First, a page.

I. BACKGROUND §9.1
II. TREE SAMPLING §9.2
Figure 9-1: Tree-Stand Areas 1-7
Figure 9-2: Sample Locations in Area 1
Figure 9-3: Sample Locations in Areas 2-7
III. RESULTS §9.3
Figure 9-4: Free-Water Tritium in Tree Wood with Distance from NTLF Main Stack (Area 1)
Figure 9-5: Organically Bound Tritium
in Tree Wood with Distance from NTLF Main
Stack (Area 1)
Figure 9-6: Free-Water Tritium in Leaf and Duff with Distance from NTLF Main Stack (Area 1)
Figure 9-7: Organically Bound Tritium
in Leaf and Duff with Distance from NTLF Main
Stack (Area 1)
Figure 9-8: Free Water in Tree Wood, Leaf, and Duff from Areas 2-7
Figure 9-9: Organically Bound Tritium in Tree Wood, Leaf, and Duff from Areas 2-7
IV. SUMMARY §9.4
§9.1 I. BACKGROUND
Sampling of vegetation and foodstuffs can provide information regarding the presence, transport, and distribution of radioactive emissions in the environment. This information can be used to detect and evaluate changes in environmental radioactivity resulting from Berkeley Lab activities and to calculate potential human doses from consuming vegetation and foodstuffs. Possible pathways or routes for ingesting radionuclides include:
Department of Energy (DOE) guidance indicates that when the annual effective dose equivalent for the consumption of vegetation and foodstuffs is between 0.001 mSv (0.1 mrem) and 0.01 mSv (1 mrem), only a minimal vegetation and foodstuff surveillance program is required.1 Using conservative assumptions, Berkeley Lab’s maximum individual dose attributable to the consumption of locally grown vegetation and foodstuffs was well below the requirement for a minimal monitoring program. Tritium air emissions were identified as the only potentially significant contributor to these pathways.
Tritium emissions can be in the form of tritiated water vapor or tritiated hydrogen gas. The relative dose from an exposure to tritiated hydrogen gas is much less than that from an equal exposure to tritiated water. Nevertheless, in modeling and dose calculations, the Laboratory conservatively assumes that 100% of the emissions are tritiated water vapor to provide a safe over-estimate of actual dose.
Tritiated water vapor released to the environment mixes and exchanges readily with atmospheric water (e.g., precipitation, fog, vapor) and with other sources of environmental water (e.g., plant water, surface water, soil water). Within plants, tritium exists as either free-water tritium or organically bound tritium.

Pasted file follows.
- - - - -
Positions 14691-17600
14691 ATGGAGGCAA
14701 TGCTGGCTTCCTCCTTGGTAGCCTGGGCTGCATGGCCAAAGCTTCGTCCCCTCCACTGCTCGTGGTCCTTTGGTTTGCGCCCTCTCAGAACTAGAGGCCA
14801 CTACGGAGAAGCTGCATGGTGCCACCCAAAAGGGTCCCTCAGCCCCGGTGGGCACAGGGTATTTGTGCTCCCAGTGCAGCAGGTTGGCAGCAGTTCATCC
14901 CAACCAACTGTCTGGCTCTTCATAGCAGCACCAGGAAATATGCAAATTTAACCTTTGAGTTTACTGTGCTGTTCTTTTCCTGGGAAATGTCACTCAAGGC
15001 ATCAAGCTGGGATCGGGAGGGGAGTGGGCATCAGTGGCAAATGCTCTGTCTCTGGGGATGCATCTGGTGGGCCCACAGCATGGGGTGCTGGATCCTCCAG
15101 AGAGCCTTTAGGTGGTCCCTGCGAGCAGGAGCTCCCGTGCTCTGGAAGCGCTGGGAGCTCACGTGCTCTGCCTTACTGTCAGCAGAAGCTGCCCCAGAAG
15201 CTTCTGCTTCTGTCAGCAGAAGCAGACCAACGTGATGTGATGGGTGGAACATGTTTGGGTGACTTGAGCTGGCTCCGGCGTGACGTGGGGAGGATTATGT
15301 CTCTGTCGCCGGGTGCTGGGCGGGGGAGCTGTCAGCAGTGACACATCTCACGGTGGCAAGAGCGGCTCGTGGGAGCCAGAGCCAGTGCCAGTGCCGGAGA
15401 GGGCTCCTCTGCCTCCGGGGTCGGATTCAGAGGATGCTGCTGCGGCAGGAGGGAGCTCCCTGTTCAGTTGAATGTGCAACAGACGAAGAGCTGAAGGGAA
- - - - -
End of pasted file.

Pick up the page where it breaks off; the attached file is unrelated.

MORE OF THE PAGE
The Laboratory’s Environmental Monitoring Plan2 outlines the current vegetation sampling program. The objective of this portion of the program is to better understand the distribution of tritium in local vegetation.
§9.2 II. TREE SAMPLING
Berkeley Lab manages on-site trees and vegetation (and some immediately adjacent to the University of California) as part of a multi-year wildland fire task management program and its maintenance program for a fire-safe landscape.3 In the future, Berkeley Lab is considering thinning nonnative tree stands around Buildings 75, 76, and 77. See Figure 9-1.
Environmental tritium levels have been determined to be above regional background levels near the National Tritium Labeling Facility and decrease with distance from the facility stack.4 A sampling and analysis plan was developed and implemented in 1998 to characterize tritium concentrations within tree stands that might be thinned in the future.5 See Figure 9-1. Tree selection and sampling was designed to (a) provide representative samples for characterizing tritium levels within the tree stands, (b) prevent sample cross contamination, and (c) estimate field sampling variability.
Samples of wood core and chip, leaf, and duff were collected from seven tree stands and a remote location at Chabot Regional Park (approximately 20 kilometers south of Berkeley Lab). Duff consists of tree litter and other decomposing vegetation material that lies on the ground under a tree canopy. Eucalyptus and pine trees were sampled using a systematic and documented procedure. The samples were analyzed at a commercial laboratory for free-water tritium (FWT) and organically bound tritium (OBT).